artikel | 02 maj 2015

Can special approvals also be marketing authorisations? – when does the SPC clock actually start ticking?

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It is not always clear, when applying for a Supplemental Protection Certificate (SPC), which authorisation is the relevant first authorisation. For veterinary medicinal products there are several possible routes to authorisation to market. The EFTA Court recently clarified community law as regards the first marketing authorisation according to the SPC regulation. This judgment may be important for future applications for SPC protection and in invalidity proceedings against SPCs.

Supplemental Protection Certificates, or SPCs, can provide a prolonged period of protection for medicinal products of up to five years following the expiration of a patent. The reason for granting this additional protection period is to compensate for the delay to the commercial exploitation of the invention, which is commonly caused by the clinical trials and processes required for establishing the medicinal product’s safety and efficacy – in the end this is needed to obtain the mandatory marketing authorisations required to put the product on the market.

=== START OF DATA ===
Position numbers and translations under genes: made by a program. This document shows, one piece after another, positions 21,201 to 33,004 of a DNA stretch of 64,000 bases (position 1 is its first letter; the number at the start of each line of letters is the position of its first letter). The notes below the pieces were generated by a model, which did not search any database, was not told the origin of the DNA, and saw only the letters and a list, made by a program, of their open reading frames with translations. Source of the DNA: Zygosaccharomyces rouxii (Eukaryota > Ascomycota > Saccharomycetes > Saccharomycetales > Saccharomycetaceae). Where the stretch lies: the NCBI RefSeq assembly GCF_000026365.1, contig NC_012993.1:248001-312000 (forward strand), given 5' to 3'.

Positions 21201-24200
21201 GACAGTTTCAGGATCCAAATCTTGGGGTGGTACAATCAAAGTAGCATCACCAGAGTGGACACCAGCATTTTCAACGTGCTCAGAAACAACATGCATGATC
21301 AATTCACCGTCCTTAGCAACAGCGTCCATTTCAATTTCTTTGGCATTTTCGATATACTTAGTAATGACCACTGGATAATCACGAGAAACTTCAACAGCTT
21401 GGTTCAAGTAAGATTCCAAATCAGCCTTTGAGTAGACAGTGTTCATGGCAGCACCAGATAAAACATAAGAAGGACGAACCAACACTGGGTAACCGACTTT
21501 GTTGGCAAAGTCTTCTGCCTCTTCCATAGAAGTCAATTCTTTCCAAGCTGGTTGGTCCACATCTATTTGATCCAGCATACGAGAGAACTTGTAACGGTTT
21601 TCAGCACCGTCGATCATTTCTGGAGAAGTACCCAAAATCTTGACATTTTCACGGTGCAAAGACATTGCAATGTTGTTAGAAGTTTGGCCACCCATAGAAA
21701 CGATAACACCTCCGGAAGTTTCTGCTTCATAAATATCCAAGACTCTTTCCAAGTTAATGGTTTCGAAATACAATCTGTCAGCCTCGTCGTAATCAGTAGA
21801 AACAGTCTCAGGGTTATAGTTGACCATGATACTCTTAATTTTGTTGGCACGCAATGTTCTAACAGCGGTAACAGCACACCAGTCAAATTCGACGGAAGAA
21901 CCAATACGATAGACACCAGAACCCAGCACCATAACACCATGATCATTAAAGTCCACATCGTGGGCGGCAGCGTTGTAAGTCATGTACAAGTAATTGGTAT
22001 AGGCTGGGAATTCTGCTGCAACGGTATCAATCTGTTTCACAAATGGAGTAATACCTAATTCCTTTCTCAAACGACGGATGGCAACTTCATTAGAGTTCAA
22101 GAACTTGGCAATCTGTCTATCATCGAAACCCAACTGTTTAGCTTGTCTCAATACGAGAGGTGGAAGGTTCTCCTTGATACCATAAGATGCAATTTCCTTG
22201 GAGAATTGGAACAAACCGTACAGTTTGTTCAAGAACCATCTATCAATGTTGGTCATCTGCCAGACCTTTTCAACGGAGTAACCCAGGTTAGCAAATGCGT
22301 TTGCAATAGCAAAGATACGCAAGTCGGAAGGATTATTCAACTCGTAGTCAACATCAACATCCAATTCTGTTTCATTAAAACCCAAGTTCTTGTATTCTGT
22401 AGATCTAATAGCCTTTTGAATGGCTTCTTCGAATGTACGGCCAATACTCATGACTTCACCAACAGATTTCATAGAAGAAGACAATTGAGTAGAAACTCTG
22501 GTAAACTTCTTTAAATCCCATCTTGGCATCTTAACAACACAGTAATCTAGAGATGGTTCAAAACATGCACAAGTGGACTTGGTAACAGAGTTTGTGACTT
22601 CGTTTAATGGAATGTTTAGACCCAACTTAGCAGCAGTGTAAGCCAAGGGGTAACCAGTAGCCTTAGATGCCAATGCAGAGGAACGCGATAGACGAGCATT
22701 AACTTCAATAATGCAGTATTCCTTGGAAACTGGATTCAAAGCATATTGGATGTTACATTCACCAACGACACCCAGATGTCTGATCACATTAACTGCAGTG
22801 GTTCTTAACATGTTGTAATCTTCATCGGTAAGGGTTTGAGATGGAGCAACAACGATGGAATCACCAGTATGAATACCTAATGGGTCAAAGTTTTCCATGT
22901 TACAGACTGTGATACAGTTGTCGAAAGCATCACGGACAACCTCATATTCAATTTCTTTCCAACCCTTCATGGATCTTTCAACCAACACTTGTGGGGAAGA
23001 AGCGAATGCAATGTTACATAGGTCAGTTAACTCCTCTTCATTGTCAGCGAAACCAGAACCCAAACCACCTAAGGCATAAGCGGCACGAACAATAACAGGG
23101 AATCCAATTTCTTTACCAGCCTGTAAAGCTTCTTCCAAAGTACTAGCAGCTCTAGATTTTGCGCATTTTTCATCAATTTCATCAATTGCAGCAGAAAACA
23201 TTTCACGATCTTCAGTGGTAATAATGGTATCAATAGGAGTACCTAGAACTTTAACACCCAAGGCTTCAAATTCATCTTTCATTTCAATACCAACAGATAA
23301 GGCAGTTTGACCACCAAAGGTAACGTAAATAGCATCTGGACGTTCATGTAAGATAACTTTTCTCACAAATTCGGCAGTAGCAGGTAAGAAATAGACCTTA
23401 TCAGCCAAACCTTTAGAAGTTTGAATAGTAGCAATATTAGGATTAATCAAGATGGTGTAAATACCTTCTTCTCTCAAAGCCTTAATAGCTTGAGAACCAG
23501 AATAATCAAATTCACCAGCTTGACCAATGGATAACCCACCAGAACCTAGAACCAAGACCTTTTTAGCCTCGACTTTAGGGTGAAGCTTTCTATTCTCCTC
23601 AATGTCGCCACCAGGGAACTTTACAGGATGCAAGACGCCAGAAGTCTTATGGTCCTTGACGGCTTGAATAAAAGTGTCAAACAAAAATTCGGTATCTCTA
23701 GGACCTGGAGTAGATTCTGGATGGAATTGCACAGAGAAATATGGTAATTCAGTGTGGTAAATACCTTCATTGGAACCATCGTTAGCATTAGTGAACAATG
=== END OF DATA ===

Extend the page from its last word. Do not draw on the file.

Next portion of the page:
Similarly to patent rights, SPCs can be declared invalid by national courts if the application granted did not in fact meet the conditions required for granting an SPC. One argument used in such invalidity proceedings is that the SPC application was based on a marketing authorisation that was not the first authorisation to put the product on the market (with the consequence that the SPC protection period was prolonged unlawfully) and that the SPC in question must thus be declared invalid.

However, in the context of an SPC it is not always clear which authorisation should be considered the first marketing authorisation. For veterinary medicinal products, there are various authorisations and means of obtaining permission to put a product on the market. There are a number of authorisations or permissions besides the regular marketing authorisation – for example, for special or extraordinary situations where different requirements might apply.

Should all of these sometimes temporary or conditional authorisations be seen as the relevant first “SPC-qualifying” marketing authorisation? This is a pertinent question, both for rights holders and competitors, which up until recently has remained in the dark.